Great Lakes Water Wanted
The City of Waukesha, Wisconsin is looking to change its water supply to the Great Lakes basin and Chatham-Kent Mayor Randy Hope isn’t happy about it.
Hope is a member of the Great Lakes and St. Lawrence Cities Initiative, which is pushing back against the proposal. He says a message has been sent to the province to get on side with the group’s efforts.
“You need to stand stronger with those municipalities who are saying, ‘There could be social, economic and environmental issues if more and more people are drawing water from the Great Lakes basin,” says Hope.
Officials in Waukesha argue the aquifer which serves as its current water supply is contaminated with radium and drawing water from the Great Lakes is the only alternative.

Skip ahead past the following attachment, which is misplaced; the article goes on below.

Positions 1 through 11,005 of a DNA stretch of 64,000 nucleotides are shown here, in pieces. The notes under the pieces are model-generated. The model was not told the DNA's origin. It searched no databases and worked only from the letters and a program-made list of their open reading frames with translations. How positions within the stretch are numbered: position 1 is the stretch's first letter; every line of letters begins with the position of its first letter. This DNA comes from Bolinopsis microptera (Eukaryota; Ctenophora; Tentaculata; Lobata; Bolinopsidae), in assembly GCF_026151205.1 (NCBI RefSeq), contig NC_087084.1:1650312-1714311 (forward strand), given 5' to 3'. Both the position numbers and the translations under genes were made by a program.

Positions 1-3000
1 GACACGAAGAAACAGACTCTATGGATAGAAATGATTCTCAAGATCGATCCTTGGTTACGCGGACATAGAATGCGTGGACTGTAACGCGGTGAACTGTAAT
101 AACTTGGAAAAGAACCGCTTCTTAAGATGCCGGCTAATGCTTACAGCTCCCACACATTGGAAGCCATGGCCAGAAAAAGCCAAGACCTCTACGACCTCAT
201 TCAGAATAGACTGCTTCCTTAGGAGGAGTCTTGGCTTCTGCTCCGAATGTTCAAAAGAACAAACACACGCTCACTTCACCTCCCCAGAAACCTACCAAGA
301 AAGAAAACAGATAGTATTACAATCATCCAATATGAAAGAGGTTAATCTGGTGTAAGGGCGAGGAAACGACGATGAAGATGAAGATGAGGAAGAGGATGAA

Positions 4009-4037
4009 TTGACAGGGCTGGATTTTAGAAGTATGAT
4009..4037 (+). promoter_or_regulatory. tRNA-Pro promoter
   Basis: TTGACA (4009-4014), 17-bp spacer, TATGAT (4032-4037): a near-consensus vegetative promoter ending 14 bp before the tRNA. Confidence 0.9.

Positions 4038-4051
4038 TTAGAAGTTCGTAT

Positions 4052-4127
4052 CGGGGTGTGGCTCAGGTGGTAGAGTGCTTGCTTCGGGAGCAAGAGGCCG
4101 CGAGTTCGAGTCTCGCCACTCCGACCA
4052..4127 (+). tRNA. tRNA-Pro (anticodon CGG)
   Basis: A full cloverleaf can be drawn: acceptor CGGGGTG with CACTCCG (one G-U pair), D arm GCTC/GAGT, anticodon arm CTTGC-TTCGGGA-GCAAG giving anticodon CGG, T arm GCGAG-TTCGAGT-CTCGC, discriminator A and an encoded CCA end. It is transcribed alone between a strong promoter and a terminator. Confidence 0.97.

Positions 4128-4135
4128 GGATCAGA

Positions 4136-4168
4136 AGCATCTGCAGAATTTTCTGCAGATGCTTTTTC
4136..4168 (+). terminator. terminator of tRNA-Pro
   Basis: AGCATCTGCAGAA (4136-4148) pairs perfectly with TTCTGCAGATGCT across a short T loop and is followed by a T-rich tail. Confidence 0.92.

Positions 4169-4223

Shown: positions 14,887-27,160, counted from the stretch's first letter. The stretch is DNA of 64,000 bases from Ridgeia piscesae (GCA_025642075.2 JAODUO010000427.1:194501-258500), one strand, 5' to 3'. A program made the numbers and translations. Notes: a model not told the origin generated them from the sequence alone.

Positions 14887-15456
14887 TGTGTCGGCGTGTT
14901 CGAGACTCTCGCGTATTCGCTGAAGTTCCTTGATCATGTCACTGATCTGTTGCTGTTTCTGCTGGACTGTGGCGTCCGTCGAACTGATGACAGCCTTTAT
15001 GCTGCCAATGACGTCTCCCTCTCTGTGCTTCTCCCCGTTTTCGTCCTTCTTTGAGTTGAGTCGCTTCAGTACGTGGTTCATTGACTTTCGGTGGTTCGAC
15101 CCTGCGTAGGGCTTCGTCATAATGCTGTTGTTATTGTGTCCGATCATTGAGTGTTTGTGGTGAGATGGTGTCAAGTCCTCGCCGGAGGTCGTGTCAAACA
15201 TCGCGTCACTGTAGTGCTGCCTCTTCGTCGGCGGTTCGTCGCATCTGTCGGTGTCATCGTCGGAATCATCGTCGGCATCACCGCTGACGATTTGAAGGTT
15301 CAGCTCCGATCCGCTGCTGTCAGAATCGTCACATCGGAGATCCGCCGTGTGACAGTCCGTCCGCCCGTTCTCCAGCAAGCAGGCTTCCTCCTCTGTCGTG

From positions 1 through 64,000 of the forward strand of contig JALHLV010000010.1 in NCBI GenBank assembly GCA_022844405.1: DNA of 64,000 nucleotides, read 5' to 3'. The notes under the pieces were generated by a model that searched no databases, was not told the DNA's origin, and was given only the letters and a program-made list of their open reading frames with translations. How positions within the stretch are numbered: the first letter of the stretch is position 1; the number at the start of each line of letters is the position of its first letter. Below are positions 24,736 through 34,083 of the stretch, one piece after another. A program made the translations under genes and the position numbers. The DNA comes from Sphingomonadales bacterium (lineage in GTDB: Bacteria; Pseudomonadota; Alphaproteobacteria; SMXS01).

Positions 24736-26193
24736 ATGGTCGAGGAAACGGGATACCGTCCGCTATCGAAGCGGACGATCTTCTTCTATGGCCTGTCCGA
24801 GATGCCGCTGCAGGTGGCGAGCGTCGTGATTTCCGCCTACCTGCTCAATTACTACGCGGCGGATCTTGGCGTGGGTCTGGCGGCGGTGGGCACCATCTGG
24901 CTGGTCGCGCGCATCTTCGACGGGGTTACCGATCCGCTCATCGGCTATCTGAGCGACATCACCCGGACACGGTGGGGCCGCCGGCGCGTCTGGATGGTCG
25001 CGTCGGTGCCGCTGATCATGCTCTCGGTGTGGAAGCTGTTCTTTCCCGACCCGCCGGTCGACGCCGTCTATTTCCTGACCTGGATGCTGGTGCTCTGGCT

Hope says allowing Waukesha to connect to the Great Lakes will encourage other municipalities to try and connect.
“How far does it go? Does it mean we’re going to have to transferring water down to the southern part of the [US] where there are water issues?” says Hope. “So, what we’re saying is there is a catchment area that’s already been established and don’t step outside of it.”
He adds there are other issues at play.
“It’s about urban sprawl, it’s about the waste that will flowed down the river into Racine, Wisconsin,” says Hope.
Racine Mayor John Dickert, just down river of Waukesha, says the city hasn’t proven it needs the water and worries the water sent back to Lake Michigan could be contaminated if not properly treated.
Eight states are set to rule on the proposal this week, while Ontario and Quebec — also attached to the Great Lakes basin — won’t get a vote despite being part of deliberations.